Feature: Movie trends that need to stop

suicide-squad

This is something I’ve been looking to write for a while. This came as a result of a few things, including an article on certain dialogue clichés that have to go. These for me are wider issues and some of them may not bother you. Also just to make clear obviously there are exceptions but often those exceptions are not enough to justify these particular irritations.

The pop song trailer

Most people will point to Guardians of the Galaxy for popularising this style of trailer. However for me the best example remains Kung Fu Hustle, using The Sweet’s Ballroom Blitz far more effectively than Suicide Squad.

Now some pop song trailers are brilliant. Logan’s use of Johnny Cash fitted the mood. By contrast Pirates of the Caribbean 5’s use of Johnny Cash seemed jarring and out of place. What should be the nail in the coffin for this was a cover version of Come Together for the Justice League trailer. I get what it’s supposed to mean but it lacked the energy that I was hoping for it.

The “Give it back to Marvel” argument

First up, do you think Marvel would’ve greenlit Deadpool? If your answer to this is “Yes” then please remove your fanboy goggles now.

Marvel are not perfect or infallible. While it is true that they have revolutionised the way the comic book movie genre they don’t always get it right. I am wary of any studio having too much power and it is easy to forget the reason studios have these rights is because Marvel sold them when they were on the verge of bankruptcy.

Before anyone says anything I am not banging the drum for DC or even particularly Fox or any other studio. But I do feel that if left unchecked they will become complacent (see Pixar).

The “I can’t believe you haven’t seen” fanboy/girl

I am a fan of Tamara’s Never Seen, a great show on Channel Awesome whereby the actor Tamara Chambers watches films that she missed, either through not seeing them when she was a kid or simply not getting round to them.

The comments I’ve seen have been unacceptable, effectively abusing someone for not having your particular taste and in some cases questioning her professionalism. Yes I get that YouTube comments can be nasty but I feel this as an argument needs to be addressed.

A better approach is to encourage people instead of trashing someone for not seeing your particular holy grail explain to them why they might like it.

No more lazy remakes

Remakes are not necessarily a bad thing. For example The Departed is a remake, as were John Carpenter’s The Thing, Little Shop of Horrors, David Cronenberg’s The Fly and so forth.

However for me a remake needs to look at a property and find a new angle. A good example of this is the recent remake of Ghost In The Shell. There are a number of reasons why I think this was a flawed idea from the start. While the controversy regarding Scarlet Johannson’s casting was a big one for me there are more fundamental issues; the fact the images seem cribbed from the original anime, the simple fact that no amount of budget can replace the fluidity and style of the animation and so on.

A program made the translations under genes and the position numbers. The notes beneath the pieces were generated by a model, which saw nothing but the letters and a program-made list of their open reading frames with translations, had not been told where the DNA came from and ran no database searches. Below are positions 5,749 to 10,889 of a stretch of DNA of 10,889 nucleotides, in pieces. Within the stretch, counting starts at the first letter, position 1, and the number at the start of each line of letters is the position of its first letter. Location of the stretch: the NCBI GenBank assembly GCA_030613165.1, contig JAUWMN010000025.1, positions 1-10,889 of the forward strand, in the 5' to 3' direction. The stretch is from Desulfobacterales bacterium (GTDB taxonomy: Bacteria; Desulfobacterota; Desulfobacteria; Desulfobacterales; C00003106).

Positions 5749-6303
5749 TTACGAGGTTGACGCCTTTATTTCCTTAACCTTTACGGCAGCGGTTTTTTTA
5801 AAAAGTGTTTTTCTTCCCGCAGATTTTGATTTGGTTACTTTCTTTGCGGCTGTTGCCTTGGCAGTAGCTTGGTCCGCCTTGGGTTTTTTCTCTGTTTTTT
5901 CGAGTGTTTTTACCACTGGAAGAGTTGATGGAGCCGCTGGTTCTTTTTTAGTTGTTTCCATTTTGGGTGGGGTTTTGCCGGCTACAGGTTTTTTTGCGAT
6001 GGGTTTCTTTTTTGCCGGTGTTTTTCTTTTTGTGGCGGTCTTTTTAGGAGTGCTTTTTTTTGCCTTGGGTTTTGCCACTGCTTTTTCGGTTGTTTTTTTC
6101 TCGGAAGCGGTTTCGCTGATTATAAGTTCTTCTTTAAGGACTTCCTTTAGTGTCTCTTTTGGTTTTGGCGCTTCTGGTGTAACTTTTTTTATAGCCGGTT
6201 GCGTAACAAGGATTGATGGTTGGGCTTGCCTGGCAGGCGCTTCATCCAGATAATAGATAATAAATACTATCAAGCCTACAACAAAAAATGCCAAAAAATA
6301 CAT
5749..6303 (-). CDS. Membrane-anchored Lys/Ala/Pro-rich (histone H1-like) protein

If you are going to remake something find a different angle. If not don’t bother!

Casting controversy

Ghost In The Shell also brings up the awkwardness of casting. What we need to do is look at how to keep things fresh and interesting.

A big example recently was Iron Fist. Now a lot of people will point out that Danny Rand was white in the comics. But judging from the reviews (that vary from “it’s ok” to “it’s not very good”) we seem to have a character who is not engaging on the level of the other Defenders, finding a new angle should’ve been something they’d have worked out in the script phase.

Ultimately an Asian lead may not have made a weak script more engaging but it may have mitigated some of the more damaging reviews and provided a different dynamic for the Defenders show.

At the end of the day it’s not just about who is cast but the script and the direction, something that people need to consider, especially if they are working with beloved properties.

Which leads to the final argument…

“It’s not like the …. (source material)”

Adaptation is a process. Your favourite characters in a comic, book or video game may not translate on screen. A big problem is people trying too hard to please fans of the original. A good example of this was the first Harry Potter film that I personally found a bit of a slog due to its slavish adherence to the prose.

Another example was Sin City 2. Visually stunning but lacking in any real oomph under the surface. While having the original creator involved can be a massive benefit (for example Scott Pilgrim) this was not the case here.

With Guardians of the Galaxy 2 around the corner I think we need to remember that sometimes disregarding the details of the source material but staying true to the spirit of it is more important.

Apologies if you feel this is a bit of a rant. Ultimately my fear is of anything becoming too formulaic. Whether it’s a trailer, casting or a movie I hope for more originality but more importantly that we as an audience respect and support that originality.

Author: Rob Turner

I love films and I love talking about them, also writer/producer for online comic series Reynard City (www.reynardcity.com)

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